Glenn Greenwald has a thoughtful essay in Salon (titled “A tragic legacy: How a good vs. evil mentality destroyed the Bush presidency“), which is an excerpt from his upcoming book of the same name, in which he discusses the role that Bush’s simplistic and dogmatic worldview has played in his disastrous administration.
The article is an interesting read, and one doesn’t have to agree with everything that Greenwald says to accept the basic premise, which is that if one thinks one is the holder of an absolute truth, then the gray areas that make up most of life, and the complexity that underlies almost every important decision in the modern world, will forever be beyond you, and you are doomed to failure. While Greenwald applies this to the thought processes that led the country into the ill-conceived Iraq quagmire – that one can see people and actions as purely good or evil and hence make decisions based on that determination rather than a deep understanding of the situation – the general point applies to many other actions taken by the President.
Interestingly, this column appears on the very same day that Bush has once again vetoed a bill to promote embryonic stem cell research. As Sheryl Gay Stolberg reports in The New York Times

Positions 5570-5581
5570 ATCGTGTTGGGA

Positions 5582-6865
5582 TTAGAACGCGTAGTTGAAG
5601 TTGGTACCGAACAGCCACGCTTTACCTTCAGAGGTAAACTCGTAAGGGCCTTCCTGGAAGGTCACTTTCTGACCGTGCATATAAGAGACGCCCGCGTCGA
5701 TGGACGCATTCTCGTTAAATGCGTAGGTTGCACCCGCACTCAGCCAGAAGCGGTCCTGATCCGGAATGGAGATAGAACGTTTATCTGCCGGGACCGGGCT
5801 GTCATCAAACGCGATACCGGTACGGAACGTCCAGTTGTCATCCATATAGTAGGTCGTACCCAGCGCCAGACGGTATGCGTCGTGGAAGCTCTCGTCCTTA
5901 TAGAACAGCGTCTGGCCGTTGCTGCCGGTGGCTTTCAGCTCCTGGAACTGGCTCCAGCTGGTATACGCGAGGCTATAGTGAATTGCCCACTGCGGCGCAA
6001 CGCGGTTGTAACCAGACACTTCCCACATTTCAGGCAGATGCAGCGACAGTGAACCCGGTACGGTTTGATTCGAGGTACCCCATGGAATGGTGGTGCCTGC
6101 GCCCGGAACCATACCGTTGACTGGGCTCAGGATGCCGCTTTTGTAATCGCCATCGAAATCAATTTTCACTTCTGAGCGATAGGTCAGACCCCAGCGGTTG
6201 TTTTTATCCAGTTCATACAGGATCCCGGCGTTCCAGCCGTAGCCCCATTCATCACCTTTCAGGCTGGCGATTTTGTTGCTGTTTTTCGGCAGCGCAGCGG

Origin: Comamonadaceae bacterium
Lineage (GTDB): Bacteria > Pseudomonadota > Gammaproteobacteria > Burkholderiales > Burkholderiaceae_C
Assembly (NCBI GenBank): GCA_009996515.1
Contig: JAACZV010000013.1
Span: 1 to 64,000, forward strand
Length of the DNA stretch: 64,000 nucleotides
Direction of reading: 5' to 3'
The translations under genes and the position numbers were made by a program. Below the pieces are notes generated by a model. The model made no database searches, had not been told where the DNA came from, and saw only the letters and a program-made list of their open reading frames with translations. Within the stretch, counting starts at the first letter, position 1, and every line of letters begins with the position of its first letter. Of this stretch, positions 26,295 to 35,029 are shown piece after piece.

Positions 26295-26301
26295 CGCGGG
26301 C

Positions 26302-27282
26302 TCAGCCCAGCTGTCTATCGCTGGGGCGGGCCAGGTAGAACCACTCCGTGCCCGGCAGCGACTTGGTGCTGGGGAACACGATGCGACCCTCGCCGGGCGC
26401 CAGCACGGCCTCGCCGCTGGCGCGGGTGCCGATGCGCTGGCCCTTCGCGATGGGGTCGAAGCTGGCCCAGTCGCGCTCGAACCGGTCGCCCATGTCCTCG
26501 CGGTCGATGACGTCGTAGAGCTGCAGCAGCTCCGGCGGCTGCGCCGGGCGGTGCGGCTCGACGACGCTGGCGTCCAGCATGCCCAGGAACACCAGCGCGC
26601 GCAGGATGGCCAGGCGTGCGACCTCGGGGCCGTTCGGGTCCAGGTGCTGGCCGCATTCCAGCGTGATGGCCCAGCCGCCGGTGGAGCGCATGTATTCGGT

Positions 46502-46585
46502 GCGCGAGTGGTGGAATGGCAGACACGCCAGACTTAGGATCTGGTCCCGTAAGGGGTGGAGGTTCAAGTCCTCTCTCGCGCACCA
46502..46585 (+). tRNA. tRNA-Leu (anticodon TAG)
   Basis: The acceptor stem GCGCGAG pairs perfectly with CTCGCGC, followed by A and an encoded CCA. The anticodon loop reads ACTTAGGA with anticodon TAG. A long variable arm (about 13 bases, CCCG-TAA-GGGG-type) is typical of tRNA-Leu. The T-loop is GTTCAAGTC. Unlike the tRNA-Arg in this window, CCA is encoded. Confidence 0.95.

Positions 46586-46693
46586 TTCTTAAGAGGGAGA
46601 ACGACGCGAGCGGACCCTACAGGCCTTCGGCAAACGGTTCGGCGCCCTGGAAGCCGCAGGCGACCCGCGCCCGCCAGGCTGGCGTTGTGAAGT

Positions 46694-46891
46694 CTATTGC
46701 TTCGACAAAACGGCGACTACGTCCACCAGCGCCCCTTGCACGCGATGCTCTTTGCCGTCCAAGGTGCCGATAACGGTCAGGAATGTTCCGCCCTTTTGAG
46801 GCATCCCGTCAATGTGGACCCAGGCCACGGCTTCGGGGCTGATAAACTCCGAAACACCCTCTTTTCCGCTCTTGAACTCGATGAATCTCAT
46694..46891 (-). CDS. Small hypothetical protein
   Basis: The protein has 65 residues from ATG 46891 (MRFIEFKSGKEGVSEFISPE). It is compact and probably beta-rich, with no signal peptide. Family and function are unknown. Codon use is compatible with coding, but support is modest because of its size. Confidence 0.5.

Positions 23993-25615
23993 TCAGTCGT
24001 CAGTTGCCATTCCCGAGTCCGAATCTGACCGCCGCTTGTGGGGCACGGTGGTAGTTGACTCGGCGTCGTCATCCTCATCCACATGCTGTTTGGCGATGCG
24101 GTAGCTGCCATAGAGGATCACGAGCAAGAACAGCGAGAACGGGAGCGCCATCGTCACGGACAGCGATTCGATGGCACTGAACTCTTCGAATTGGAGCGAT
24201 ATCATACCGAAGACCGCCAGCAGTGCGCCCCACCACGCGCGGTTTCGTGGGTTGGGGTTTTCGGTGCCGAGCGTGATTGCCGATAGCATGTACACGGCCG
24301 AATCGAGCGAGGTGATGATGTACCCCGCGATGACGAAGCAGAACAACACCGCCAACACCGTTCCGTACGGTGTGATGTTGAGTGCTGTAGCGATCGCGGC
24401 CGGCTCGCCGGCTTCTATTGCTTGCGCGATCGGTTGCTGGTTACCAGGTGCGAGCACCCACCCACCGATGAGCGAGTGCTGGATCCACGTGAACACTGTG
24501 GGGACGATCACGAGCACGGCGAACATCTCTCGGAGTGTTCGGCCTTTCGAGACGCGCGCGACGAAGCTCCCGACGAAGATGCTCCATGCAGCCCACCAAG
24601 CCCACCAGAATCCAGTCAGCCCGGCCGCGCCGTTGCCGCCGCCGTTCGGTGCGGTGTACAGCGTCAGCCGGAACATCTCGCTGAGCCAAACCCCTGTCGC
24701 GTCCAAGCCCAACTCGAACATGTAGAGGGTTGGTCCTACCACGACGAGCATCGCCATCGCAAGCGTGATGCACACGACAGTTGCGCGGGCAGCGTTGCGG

“I will not allow our nation to cross this moral line,” Mr. Bush said, exercising the third veto of his presidency. At the same time, he issued an executive order intended to encourage scientific advances in regenerative medicine, a move that he said would respect “the high aims of science” without encouraging the deliberate destruction of human life.
His (Christian) morals must be the right ones. A human life is the same thing as a few cells. Although support for stem cell research is quite popular among Americans, there appears to be no room for discussion with the President about the complexities or scientific debate around these issues. Because his decisions don’t come from informed discussion; they come from ideology, which trumps reason, science, and complex debate with depressing regularity these days.